Researchers at Duke University have used graphene to develop a unique electrochromic technology for smart window-like devices that can alternate between harvesting heat from sunlight and allowing an object to cool. The approach could promote HVAC energy savings savings.

A demonstration of the “smart-window-like” portion of the passive heating and cooling technology imageA demonstration of the “smart-window-like” technology. Image credit: Po-Chun Hsu, Duke University

The Duke team said that the new electrochromic tuning method does not have any moving parts and is continuously tunable.

Electrochromic glass is a relatively new technology that uses an electrochromic reaction to change the glass from transparent to opaque and back again. While there are many approaches to creating this phenomenon, they all involve sandwiching an electrically responsive material between two thin layers of electrodes and passing an electric current between them. While this trick is challenging to achieve for visible light, it becomes even more tricky when having to also consider mid-infrared light (radiative heat).

In their work, Po-Chun Hsu, assistant professor of mechanical engineering and materials science at Duke and his graduate student Chenxi Sui demonstrate a thin device that interacts with both spectrums of light while switching between passive heating and cooling modes. In the heating mode, the device darkens to absorb sunlight and stop mid-infrared light from escaping. In the cooling mode, the darkened window-like layer clears, simultaneously revealing a mirror that reflects sunlight and allows mid-infrared light from behind the device to dissipate.



Since the mirror is never transparent to visible light, the device would not replace windows in homes or offices, but it might be used on other building surfaces.

“It’s very difficult to create materials that can function in both of these regimes,” Hsu said. “Our device has one of the largest tuning ranges in thermal radiation ever demonstrated.”

There were two major challenges to overcome to engineer such a device. The first was creating electrode layers that conduct electricity and are transparent to both visible light and thermal radiation. Most conductive materials such as metals, graphite and some oxides are not compatible, as these two properties are at odds with one another, so Hsu and Sui engineered their own.

The researchers started with a one-atom-thick layer of graphene, which they showed is too thin to reflect or absorb either types of light. But it is also not conductive enough to transmit the amount of electricity required for the device to work at a large scale. To get around this limitation, Hsu and Sui added a thin grid of gold on top of the graphene to act as a highway for electricity. While this somewhat decreased the graphene’s ability to allow light to pass through unimpeded, the tradeoff was small enough to be worth it.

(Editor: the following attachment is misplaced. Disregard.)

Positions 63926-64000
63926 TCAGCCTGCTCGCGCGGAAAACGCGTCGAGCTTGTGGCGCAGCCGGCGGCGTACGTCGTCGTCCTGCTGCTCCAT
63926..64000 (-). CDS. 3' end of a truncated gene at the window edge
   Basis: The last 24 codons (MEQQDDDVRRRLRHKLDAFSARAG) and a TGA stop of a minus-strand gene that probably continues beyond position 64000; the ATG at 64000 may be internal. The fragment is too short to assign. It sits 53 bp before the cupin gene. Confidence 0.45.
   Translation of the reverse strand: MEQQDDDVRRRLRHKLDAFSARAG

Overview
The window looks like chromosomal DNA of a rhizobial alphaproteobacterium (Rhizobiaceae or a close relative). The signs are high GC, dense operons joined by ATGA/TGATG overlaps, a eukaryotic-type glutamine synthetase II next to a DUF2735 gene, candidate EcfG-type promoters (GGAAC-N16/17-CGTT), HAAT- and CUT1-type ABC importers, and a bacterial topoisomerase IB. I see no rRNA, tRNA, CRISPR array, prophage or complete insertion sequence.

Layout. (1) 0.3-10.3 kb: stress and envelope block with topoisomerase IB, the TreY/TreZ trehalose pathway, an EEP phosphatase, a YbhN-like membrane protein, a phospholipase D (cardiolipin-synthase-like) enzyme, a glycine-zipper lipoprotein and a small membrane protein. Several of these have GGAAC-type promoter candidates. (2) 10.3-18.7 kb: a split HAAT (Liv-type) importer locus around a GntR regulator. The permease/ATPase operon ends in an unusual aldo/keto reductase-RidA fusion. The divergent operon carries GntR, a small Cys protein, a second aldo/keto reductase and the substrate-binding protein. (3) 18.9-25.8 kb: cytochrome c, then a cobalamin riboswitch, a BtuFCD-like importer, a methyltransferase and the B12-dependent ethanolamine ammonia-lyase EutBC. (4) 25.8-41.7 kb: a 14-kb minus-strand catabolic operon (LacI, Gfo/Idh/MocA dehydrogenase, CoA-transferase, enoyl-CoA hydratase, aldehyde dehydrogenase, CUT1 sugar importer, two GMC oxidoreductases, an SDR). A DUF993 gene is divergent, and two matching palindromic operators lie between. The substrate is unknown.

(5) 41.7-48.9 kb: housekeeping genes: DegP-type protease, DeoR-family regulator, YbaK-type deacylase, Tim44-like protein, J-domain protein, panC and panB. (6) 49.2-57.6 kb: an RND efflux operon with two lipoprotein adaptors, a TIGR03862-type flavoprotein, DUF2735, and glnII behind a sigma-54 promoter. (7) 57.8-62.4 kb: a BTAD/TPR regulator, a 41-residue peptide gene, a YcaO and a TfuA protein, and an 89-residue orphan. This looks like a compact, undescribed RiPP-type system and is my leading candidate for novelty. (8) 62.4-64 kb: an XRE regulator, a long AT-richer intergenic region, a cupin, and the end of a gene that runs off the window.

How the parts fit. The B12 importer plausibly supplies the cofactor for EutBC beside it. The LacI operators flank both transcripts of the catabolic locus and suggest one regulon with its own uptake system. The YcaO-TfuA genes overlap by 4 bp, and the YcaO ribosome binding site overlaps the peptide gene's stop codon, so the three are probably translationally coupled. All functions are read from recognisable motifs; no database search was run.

The second challenge involved engineering a material that could go between the two electrode layers and switch back and forth between absorbing light and heat or allowing them to pass through. The researchers achieved this by harnessing a phenomenon called plasmonics. When tiny, nanoscale metal particles are placed just nanometers away from each other, they can essentially trap specific wavelengths of light based on their size and spacing. But in this case, the nanoparticles are randomly distributed in clusters, leading to interactions with a wide range of wavelengths, which is beneficial for efficiently trapping sunlight.

In the demonstration, electricity passing through the two electrodes causes metal nanoparticles to form near the top electrode. Not only does this black out the device, it causes the entire device to absorb and trap both visible light and heat. And when the electrical flow is reversed, the nanoparticles dissolve back into the liquid transparent electrolyte. The transition between the two states takes a minute or two to complete.

“The device would spend many hours in one state or the other out in the real world, so losing a couple minutes of efficiency during the transition is just a drop in the bucket,” said Hsu.

There are still many challenges to making this technology useful in everyday settings. The largest might be increasing the number of times the nanoparticles can cycle between forming and disintegrating, as the prototype was only able to perform a couple dozen transitions before losing efficiency. There is also room for improvement in the solar reflectivity of the cooling mode, which Hsu hopes can achieve sub-ambient cooling in the near future.

As the technology matures, however, there could be many applications for it. The technology might be applied to exterior walls or roofs to help heat and cool buildings while consuming very little energy. Providing the building envelopes such a dynamic capability to use renewable resources for heating and cooling could also open up the opportunity to use less of the construction materials that have been a significant source of carbon emission for decades.

“I can envision this sort of technology forming a sort of envelope or façade for buildings to passively heat and cool them, greatly reducing the amount of energy our HVAC systems have to consume,” Hsu said. “I’m confident in this work and think its future direction is very promising.”

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